Manfred rated favorite to succeed Selig as MLB boss
By Larry Fine
(Reuters) - Rob Manfred, Major League Baseball's chief operating officer, is considered the favorite to succeed Bud Selig as MLB commissioner among three candidates facing a Thursday vote by club owners over a changing of the guard.
Manfred, Selig's right-hand man, was recommended by a search committee along with MLB executive vice president in charge of business Tim Brosnan and Boston Red Sox chairman Tom Werner as candidates to take over the reins of the $8 billion league.
Selig, 80, will end a 23-year reign, second longest behind the 24 years served by MLB's first commissioner, Kenesaw Mountain Landis, in January.
A three-quarters vote is required to elect a new commissioner, with the winner needing the backing of 23 of the 30 clubs at MLB's quarterly meeting in Baltimore.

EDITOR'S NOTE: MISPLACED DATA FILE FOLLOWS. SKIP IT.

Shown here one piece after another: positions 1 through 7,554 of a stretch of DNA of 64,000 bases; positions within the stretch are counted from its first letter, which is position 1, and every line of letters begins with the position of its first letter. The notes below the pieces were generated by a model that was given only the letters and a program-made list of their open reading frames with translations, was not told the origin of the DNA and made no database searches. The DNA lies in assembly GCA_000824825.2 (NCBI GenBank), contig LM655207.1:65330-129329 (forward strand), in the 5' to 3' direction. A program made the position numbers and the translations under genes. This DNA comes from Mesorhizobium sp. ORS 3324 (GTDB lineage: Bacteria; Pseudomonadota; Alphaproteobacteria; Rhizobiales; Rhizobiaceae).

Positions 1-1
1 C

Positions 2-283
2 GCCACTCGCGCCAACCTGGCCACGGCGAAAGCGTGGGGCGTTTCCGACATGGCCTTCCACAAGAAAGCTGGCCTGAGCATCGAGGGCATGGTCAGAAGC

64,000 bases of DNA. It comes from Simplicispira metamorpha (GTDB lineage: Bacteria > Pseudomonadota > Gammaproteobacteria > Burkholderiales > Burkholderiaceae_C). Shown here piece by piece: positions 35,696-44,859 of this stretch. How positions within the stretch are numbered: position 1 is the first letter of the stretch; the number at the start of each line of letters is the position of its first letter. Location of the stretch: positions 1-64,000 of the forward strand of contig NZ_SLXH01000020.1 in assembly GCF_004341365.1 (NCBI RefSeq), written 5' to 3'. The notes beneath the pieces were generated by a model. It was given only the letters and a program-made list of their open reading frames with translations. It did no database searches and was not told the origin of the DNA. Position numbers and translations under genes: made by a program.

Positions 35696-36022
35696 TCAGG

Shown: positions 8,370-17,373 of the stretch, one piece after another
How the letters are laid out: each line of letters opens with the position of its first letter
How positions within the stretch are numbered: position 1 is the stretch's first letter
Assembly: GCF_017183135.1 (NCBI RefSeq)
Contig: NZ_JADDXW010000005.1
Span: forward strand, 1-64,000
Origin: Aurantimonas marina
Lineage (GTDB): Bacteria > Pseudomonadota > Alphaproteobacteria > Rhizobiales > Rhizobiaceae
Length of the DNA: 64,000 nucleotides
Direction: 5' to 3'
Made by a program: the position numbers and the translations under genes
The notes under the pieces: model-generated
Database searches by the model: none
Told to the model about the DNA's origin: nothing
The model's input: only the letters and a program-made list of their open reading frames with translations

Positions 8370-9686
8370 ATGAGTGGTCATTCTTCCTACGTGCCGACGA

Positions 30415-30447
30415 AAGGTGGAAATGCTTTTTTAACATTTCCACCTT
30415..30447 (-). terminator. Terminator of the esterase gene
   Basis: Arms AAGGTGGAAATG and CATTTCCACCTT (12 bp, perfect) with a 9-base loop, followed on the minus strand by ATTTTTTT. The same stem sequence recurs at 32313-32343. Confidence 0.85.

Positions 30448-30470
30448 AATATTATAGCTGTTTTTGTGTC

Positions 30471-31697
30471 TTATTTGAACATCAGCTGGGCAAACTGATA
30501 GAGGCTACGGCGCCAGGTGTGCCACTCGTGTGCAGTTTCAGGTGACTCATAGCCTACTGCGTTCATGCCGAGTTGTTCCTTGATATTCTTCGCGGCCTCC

The meeting, which begins on Wednesday, will include presentations by Manfred, Werner and Brosnan outlining their visions for the game's future to the club owners.
A voting stalemate could open the door for a darkhorse candidate with former player, manager and current MLB executive Joe Torre, Detroit Tigers general manager Dave Dombrowski and broadcaster Bob Costas among longshots who might be considered.
Former commissioner Fay Vincent, Selig's predecessor who resigned in 1992 after a vote of no-confidence engineered by Selig and other disaffected owners, believes Selig will get his way and see right-hand man Manfred win the job.
"He is the Rocky Marciano of baseball politics. He is undefeated," Vincent told ESPN Radio on the eve of the vote. Continued...